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We are finally able to think about something besides snow here in Arlington. Here are a few things we’ve been learning about.

Reinventing Health Care The Coevolution of Biology, Technology, and Culture

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sparks&honey The Ad world’s Open Agency with a strong focus on cultural trends, talks about healthcare. We are living in a sci-fi world full of bionic limbs, wonder drugs, 3D-printed organs, lab-grown muscles, and brain-computer interfaces.

Battling Infectious Diseases in the 20th Century: The Impact of Vaccines

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Have you seen our new Health Axiom design, “Vaccinate Your Child”? The Wall Street Journal recently posted a series of interactive infographics that show the remarkable efficacy of vaccination over the past 80 years.

5 tips for protecting PHI in Web apps

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It can be as simple as excluding PHI from a URL. HIMSS Media executive editor Tom Sullivan for HealthcareIT News.

From this week:

In this week’s podcast, The Digital Life: The Frontiers of Digital Health Diagnostics  Jon and Dirk discuss the latest achievements in digital health diagnostics from 23andMe, Columbia University, and Scanadu, and explore the future of mHealth.

On Wednesday, Dirk Knemeyer took ESPN to task for a small but important information design issue in A Little Info Design Lesson.

On Monday we showed you the realities of Invo designers, the studio, and impassable snow. Around the Studio: (except when we’re not): Working Remotely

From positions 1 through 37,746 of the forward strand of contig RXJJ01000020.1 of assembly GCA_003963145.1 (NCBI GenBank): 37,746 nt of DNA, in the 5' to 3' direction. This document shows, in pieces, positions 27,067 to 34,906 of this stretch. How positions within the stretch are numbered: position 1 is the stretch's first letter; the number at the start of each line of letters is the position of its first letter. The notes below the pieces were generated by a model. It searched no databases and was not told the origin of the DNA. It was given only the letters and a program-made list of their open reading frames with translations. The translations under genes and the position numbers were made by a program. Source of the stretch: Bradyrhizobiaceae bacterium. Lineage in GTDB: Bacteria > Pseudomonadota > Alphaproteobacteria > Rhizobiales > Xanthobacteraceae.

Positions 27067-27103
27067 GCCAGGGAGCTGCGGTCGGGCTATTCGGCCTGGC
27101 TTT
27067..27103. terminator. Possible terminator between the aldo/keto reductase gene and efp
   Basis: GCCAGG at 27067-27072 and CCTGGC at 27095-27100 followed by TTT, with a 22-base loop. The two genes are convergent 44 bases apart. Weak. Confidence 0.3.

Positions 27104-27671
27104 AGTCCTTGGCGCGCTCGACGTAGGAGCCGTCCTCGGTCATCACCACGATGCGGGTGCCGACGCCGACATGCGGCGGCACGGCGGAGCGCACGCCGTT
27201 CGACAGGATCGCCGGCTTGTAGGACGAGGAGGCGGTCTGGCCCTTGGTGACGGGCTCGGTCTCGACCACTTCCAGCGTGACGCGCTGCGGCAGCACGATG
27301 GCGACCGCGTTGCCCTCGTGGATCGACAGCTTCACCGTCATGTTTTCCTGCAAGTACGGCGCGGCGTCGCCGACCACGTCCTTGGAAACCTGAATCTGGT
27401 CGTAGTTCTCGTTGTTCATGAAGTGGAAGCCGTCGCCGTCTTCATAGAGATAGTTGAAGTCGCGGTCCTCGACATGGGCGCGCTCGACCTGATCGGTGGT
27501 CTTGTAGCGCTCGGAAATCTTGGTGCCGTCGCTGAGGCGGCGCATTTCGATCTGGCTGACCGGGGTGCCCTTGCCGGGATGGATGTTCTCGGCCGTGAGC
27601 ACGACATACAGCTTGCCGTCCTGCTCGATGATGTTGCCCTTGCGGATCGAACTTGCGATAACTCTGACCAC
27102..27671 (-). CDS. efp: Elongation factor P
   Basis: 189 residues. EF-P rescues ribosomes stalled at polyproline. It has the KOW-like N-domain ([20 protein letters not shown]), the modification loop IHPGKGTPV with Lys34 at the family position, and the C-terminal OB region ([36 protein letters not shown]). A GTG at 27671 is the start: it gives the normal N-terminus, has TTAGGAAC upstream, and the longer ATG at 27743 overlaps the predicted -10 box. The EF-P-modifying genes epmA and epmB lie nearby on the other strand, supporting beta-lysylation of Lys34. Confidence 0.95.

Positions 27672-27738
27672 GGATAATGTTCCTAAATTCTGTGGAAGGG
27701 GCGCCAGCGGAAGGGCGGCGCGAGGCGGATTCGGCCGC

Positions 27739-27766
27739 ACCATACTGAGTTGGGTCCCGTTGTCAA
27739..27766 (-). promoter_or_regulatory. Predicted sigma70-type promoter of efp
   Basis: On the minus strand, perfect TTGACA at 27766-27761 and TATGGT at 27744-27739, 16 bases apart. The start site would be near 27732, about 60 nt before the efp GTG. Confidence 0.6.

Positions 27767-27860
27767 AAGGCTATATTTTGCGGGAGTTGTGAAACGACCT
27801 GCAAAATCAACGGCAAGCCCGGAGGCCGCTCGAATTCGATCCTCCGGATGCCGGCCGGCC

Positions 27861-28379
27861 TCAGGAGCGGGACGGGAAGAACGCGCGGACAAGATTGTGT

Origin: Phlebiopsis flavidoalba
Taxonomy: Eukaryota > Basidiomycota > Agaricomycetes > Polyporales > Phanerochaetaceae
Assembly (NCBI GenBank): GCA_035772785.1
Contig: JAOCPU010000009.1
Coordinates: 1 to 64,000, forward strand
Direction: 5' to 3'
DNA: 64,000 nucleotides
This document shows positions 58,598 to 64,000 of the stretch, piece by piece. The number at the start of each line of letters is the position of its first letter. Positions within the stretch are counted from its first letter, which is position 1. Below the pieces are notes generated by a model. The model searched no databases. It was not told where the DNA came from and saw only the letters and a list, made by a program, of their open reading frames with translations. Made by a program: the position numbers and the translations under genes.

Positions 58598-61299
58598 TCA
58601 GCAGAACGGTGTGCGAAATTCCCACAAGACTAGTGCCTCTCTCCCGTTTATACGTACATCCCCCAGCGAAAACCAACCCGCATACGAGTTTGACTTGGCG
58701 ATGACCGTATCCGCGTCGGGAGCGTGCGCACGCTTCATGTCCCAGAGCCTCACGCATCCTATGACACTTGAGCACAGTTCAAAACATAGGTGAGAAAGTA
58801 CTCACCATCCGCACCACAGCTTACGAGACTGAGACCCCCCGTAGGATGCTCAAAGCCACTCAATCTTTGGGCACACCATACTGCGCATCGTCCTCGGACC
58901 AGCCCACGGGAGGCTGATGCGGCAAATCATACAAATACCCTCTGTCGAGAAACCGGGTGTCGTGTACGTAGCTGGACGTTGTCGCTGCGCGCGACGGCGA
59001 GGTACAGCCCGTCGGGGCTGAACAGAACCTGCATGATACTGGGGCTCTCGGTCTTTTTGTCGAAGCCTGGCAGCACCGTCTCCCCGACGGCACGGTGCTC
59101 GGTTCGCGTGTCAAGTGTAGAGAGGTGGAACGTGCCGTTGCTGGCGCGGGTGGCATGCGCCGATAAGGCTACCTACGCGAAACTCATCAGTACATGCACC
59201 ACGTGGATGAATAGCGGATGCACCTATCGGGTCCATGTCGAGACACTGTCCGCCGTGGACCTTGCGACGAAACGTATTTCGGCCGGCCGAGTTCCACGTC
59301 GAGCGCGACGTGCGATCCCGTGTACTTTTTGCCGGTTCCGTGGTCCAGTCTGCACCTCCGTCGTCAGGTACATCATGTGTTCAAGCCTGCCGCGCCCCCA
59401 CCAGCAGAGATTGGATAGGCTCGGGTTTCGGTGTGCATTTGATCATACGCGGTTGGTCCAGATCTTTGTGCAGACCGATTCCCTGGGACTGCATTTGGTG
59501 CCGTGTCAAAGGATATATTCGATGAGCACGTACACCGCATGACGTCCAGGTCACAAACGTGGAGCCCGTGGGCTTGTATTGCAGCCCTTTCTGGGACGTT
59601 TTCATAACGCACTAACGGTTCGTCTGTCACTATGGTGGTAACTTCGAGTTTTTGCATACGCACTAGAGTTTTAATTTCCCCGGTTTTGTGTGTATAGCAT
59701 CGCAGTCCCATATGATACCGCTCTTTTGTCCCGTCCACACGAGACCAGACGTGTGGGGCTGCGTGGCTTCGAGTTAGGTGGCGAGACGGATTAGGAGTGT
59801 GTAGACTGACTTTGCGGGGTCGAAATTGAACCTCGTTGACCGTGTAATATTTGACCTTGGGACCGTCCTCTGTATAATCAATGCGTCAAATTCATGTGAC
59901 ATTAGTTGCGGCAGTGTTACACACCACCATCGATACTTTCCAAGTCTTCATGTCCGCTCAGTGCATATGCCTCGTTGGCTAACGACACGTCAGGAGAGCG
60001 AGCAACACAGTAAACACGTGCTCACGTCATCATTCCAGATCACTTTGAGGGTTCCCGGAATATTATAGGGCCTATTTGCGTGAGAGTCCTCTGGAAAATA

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As my World Cup Feature surely indicates, I’m rather a big fan of what the non-American world calls “football.” So it was that, yesterday, I had the ESPN feed for the Juventus-Dortmund game up alongside my work.

While trying to parse through the substitution information, I noticed a rookie mistake in how the sports organization presents team rosters. Take a look for yourself.

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If you start by looking at the SUBSTITUTES tables, you will notice that ESPN uses alternating grey and white rows in listing a team’s roster. At the start of the game, each team’s LINE-UP was laid out the same way. While there may be better ways to present a team roster, the changing of background colour to more explicitly differentiate within a list is a valid design choice. It is certainly preferable to using a single color on an otherwise Spartan list.

The problem for me as a viewer of ESPN’s data is that, when a team substitutes out a player, the substitute's information is always presented on a white background, regardless of where it falls in the table. This creates visual inconsistency in the established alternating-row pattern. Based on the initial presentation, one expects each player to be distinguished by color from the player/row above and beneath.

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From a layout perspective, ESPN’s method for showing a substitution relationship works. The substitute's information is associated with the player they replaced by a connecting line and indented representation of their position. Let’s explore how they could use background colour for these substituting players:

Method 1. Always use white (as ESPN does) or grey for ALL replacement players. This irrevocably breaks the established pattern of alternating grey and white rows and creates illogical visual connections. A white-backgrounded replacement is connected to a grey player they replaced, but the white-backgrounded substitute appears directly above another white-backgrounded—but unrelated—player. Or, more sensibly, sometimes the white-backgrounded replacement happens to be replacing a white-backgrounded player, in which case there is a logical visual connection that reinforces the original pattern. But it is entirely inconsistent: sometimes the replacement fits ESPN’s pattern and other times it does not.